Eugene McCarthy: Campaigning for Peace in 1968 #AtoZChallenge2023

E is for Eugene McCarthy: Campaigning for Peace in 1968. Fifth of 26 posts in the April 2023 Blogging From #AtoZChallenge. Theme: Endwell: My High School Years — adding my story to the family history mix. Please join me on the journey.

My high school years unfolded against the backdrop of the Vietnam War (more in Letter V). In my early teens, when guys my age weren’t yet draft age, the war seemed far away.

By high school, however, the war loomed large – especially after 1967, when Gen. William Westmorland asked for even more troops to be sent there!

I was against the war, as were a good many of my classmates – but what could we teens do? At age 18, we could drink and be drafted, but we couldn’t vote until age 21. Fortunately, though, we could campaign, protest, and petition – so that’s what many of us did.

Binghamton Sun-Bulletin, 9 July 1968. Along with some of the coffeehouse crew, I participated, at 18, (above, center) in my first protest outside a meeting of the local Broome County Democratic committee demanding that they go on record supporting anti-war candidate Eugene McCarthy for president. Photo by Frank Bealo.

There was a lot of peace talk at our Friday night coffeehouse gatherings. One of our classmates said she was planning to campaign for Sen. Eugene McCarthy – the anti-war candidate – in the 1968 New York State presidential primary, and she asked us to join her.

Campaigning door to door

If elected, McCarthy promised to withdraw US troops from Vietnam and seek a negotiated peace, which sounded pretty good to us – and to young people all over the country, too, because they flocked to support his campaign.

I volunteered and soon found myself going door-to-door around Endwell, N.Y., with others my age, urging primary voters to choose McCarthy to end the war.

At some houses they wouldn’t let you past the front door, and I made many of my pitches from cement front stoops — but my friend Kathy remembers being invited in for meaningful conversations. Either way, we were filled with a sense of purpose to be doing something that mattered.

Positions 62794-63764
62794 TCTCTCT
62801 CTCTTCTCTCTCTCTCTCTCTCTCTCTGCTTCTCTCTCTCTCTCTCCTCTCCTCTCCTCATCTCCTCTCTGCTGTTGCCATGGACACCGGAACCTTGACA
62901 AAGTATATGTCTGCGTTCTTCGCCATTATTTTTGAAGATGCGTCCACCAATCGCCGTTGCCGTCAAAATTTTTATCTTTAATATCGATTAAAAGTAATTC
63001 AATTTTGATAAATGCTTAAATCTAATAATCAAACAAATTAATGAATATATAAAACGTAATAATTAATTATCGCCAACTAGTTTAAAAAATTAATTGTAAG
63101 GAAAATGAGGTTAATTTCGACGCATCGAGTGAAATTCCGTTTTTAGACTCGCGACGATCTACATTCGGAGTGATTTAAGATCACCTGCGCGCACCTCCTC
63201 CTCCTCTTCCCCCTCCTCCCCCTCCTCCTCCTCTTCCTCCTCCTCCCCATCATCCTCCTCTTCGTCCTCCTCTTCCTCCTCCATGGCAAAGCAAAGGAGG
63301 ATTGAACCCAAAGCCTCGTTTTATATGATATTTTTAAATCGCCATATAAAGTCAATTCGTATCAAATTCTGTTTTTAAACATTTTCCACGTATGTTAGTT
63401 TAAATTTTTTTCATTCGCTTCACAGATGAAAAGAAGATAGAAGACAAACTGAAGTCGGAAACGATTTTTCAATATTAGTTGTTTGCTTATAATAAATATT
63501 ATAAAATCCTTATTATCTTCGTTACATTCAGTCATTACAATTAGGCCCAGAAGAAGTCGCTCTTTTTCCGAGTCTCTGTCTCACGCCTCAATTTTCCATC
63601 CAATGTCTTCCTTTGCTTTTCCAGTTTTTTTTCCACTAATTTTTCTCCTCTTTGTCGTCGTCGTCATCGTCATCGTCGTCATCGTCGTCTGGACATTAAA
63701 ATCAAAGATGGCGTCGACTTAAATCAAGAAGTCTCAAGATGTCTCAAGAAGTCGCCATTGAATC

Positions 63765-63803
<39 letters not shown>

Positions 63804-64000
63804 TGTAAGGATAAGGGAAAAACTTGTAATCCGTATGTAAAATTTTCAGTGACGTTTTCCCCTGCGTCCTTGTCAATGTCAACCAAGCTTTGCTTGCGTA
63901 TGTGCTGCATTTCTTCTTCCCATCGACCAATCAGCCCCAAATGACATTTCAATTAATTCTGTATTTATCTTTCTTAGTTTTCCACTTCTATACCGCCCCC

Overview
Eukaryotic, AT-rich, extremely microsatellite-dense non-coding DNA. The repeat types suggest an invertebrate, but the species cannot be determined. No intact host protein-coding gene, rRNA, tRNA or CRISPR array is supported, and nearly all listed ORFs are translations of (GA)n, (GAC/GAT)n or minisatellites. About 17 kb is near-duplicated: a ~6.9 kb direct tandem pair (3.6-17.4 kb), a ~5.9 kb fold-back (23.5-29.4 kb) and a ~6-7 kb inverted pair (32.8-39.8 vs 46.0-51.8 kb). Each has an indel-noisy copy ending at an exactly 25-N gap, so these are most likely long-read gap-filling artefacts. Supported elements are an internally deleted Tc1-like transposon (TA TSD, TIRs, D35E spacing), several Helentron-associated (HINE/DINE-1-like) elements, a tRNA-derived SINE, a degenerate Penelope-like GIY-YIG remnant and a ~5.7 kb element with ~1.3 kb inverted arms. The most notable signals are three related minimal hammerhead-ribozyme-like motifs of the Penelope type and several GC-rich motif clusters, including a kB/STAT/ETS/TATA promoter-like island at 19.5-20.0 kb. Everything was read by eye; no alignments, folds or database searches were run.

Protesting and petitioning

Nor was that all we teen peace campaigners did. In July 1968, along with some of the coffeehouse crew, I participated in my first protest outside a meeting of the local Broome County Democratic committee demanding that they go on record supporting anti-war candidate Eugene McCarthy for president. We carried peace and anti-war signs, and our picket made the papers (shown above).

Binghamton Sun-Bulletin, 22 Aug. 1968. I was among the 3,500 signers (in alpha order) of a petition demanding Broome County Democrats support anti-war candidate Eugene McCarthy for president, which was placed as an ad in our local paper.

That action was followed by a petition in August 1968, again demanding that Broome Democrats support anti-war candidate McCarthy — and I was among the 3,500 signers (shown above, alpha order). A few other classmates signed, too, and the petition appeared as an ad in the Binghamton Sun-Bulletin right before I left for college.

Although Eugene McCarthy was not nominated, his campaign gave me and other teens our first lessons in direct, progressive political action – a bellwether of anti-war protests to come.

“A life-changing experience,” my friend Kathy called it. I couldn’t agree more!

Up next, F is for Florida Bound. Please stop back.

© 2023 Molly Charboneau. All rights reserved.

18 thoughts on “Eugene McCarthy: Campaigning for Peace in 1968 #AtoZChallenge2023”

  1. This brings back memories of campaigning for Paul Sarbanes for the Maryland House of Representatives. I looked up his bio and found his predecessor was George Fallon who is a second cousin once removed. Genealogy has opened so many doors to the extended family.